As the number of dementia diagnoses climbs in Australia, many of us will either find ourselves caring for a parent with dementia, or facing our own dementia diagnosis. Living with dementia is difficult for everyone concerned, and we share here the story of one family.

[This is a guest post by Rachael Thomson. Rachael is a working editor. You can read about her work at www.rachaelthomson.com. Rachael has generously shared her family story of the reality of caring for a parent with dementia.]

We stared at her face. Then sneaked a peek at each other. Then stared at her face again. Backwards and forwards. I think we did this for about 20 minutes. Waiting for Mum to die.

family on the beach
Family in happier times

Her hands lay stiff in our palms. Cool and sticky. These were no longer the beautiful smooth hands I recognised from most of her adult life. She once could have been a hand model.

We waited. It’s a really long time between breaths when you’re dying. In the early hours of that Queensland summer morning, my sister and I quietly realised that we didn’t know which breath was going to be Mum’s last. You only know in retrospect that THAT one was the last breath. And only because another one doesn’t come after it.

My brain did an eye-roll and tucked this new learning away. Indeed, I thought, let’s add that to the very long list of shitty-stuff-we-didn’t-know-but-now-we-do.

Eventually, my sister nodded. And that little nod was all the confirmation I needed. In a moment of role reversal, I needed my little sister to tell me that it was over.

Finally, it was over.

The reality of having a parent with dementia

And this is where a new story begins. Because the previous story is about a woman living with, and eventually dying from, younger onset dementia — frontotemporal dementia, if you please — and the crappy adventures she and her family learned to live. Her diseased brain wrangled with her personality and then wrangled with her body. As each stage of her new unknown world presented itself, we made it our own. And make it our own we did.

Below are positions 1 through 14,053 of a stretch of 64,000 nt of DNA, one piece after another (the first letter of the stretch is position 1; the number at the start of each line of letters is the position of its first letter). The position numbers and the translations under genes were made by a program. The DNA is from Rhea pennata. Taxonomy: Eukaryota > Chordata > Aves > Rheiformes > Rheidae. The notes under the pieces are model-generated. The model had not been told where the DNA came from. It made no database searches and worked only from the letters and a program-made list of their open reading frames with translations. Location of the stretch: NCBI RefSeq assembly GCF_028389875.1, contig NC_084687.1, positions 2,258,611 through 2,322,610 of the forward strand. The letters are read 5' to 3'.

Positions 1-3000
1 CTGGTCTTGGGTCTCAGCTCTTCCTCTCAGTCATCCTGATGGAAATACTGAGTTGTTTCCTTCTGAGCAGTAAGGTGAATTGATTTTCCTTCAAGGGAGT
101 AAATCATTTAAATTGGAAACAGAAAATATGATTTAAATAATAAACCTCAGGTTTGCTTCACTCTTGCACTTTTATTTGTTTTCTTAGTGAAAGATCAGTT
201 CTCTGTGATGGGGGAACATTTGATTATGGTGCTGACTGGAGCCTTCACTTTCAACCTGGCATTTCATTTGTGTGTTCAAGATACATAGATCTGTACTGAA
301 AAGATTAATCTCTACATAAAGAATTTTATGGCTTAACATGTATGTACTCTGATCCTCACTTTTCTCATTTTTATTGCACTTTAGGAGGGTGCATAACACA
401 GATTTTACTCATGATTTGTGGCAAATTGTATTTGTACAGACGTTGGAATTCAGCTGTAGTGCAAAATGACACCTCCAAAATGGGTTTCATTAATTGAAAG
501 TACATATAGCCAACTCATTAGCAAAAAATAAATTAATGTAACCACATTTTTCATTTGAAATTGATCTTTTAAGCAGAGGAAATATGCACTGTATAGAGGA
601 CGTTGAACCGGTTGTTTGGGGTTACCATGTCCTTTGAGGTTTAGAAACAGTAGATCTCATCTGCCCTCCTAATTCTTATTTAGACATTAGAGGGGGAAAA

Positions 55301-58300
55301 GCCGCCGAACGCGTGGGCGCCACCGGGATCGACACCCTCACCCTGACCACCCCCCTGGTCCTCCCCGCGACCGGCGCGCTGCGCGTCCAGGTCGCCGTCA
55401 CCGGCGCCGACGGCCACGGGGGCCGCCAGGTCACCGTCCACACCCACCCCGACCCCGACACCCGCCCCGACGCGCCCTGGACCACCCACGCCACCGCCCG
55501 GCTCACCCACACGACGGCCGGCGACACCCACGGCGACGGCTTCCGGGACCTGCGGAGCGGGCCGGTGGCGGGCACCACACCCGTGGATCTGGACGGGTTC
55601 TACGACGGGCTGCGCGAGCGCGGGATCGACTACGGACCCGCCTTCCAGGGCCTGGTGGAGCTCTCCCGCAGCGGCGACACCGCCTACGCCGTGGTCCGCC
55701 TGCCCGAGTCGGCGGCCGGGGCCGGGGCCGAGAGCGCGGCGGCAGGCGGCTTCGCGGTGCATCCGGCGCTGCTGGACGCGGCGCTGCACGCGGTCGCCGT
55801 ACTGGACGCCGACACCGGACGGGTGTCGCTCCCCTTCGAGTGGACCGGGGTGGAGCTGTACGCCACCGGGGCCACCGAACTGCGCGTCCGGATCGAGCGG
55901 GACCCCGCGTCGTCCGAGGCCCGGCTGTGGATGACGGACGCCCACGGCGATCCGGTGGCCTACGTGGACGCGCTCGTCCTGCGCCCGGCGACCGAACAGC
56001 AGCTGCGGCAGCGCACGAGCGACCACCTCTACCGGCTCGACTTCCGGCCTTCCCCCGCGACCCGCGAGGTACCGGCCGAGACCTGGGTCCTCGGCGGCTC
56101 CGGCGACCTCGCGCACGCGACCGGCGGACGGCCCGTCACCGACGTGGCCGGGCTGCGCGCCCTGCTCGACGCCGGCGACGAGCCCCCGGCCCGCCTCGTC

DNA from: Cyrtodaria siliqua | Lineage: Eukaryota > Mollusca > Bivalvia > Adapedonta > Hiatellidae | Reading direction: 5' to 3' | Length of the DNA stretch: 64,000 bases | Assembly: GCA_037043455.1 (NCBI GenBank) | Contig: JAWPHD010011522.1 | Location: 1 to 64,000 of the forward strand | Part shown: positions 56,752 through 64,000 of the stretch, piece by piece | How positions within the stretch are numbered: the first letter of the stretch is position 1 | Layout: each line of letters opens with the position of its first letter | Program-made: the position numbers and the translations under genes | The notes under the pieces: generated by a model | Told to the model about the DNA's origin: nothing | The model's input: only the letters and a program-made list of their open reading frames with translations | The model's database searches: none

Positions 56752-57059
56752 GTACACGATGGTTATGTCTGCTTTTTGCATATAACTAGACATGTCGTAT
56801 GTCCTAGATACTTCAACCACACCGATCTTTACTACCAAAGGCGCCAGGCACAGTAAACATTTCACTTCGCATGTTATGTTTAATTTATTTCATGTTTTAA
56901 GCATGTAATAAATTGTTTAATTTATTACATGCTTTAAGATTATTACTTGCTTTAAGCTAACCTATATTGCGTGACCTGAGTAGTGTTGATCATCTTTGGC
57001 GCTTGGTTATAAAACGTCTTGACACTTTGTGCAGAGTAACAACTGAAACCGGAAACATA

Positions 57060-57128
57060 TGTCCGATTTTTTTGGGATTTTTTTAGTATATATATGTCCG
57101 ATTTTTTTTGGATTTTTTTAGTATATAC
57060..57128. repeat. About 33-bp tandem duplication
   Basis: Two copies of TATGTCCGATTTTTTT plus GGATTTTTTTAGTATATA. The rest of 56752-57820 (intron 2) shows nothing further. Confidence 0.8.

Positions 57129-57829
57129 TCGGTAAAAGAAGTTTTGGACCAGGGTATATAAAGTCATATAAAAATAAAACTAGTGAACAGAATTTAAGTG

But now that she’s gone, so too is the daily grind of living with dementia. That is no longer in my life. Selfishly, I’m thrilled. My healthy brain now has space to reflect on those eight topsy-turvy years. But sadly, I know only too well that there are others doing it tough.

Anxiety
A dementia diagnosis affects the whole family

Around half a million Australians are living with dementia.

In many ways, those dementia years have become a blip, almost like a micro-past. Now I get to rewrite my dementia narrative. I have a lot of stuff to say, and I want to say it out loud to anyone who will listen.

Australia, we have a problem; the treatment of older Australians

Australia has a problem. We don’t seem to value our grown-ups. It must be true because we demanded a Royal Commission into Aged Care Quality and Safety. Our government agreed to a public enquiry into our dirty open secret. For the first time in the history of Australian Royal Commissions, ordinary people have shared their stories at public forums. The system is broken.

So why don’t we value our grown-ups? And what are we going to do about it? Growing up seems to have a bit of an image problem. We are confused and frightened. We are misinformed. We fear the unknown. We’ve shoved the problem into the waiting-to-die room.  We’ve called it Aged Care.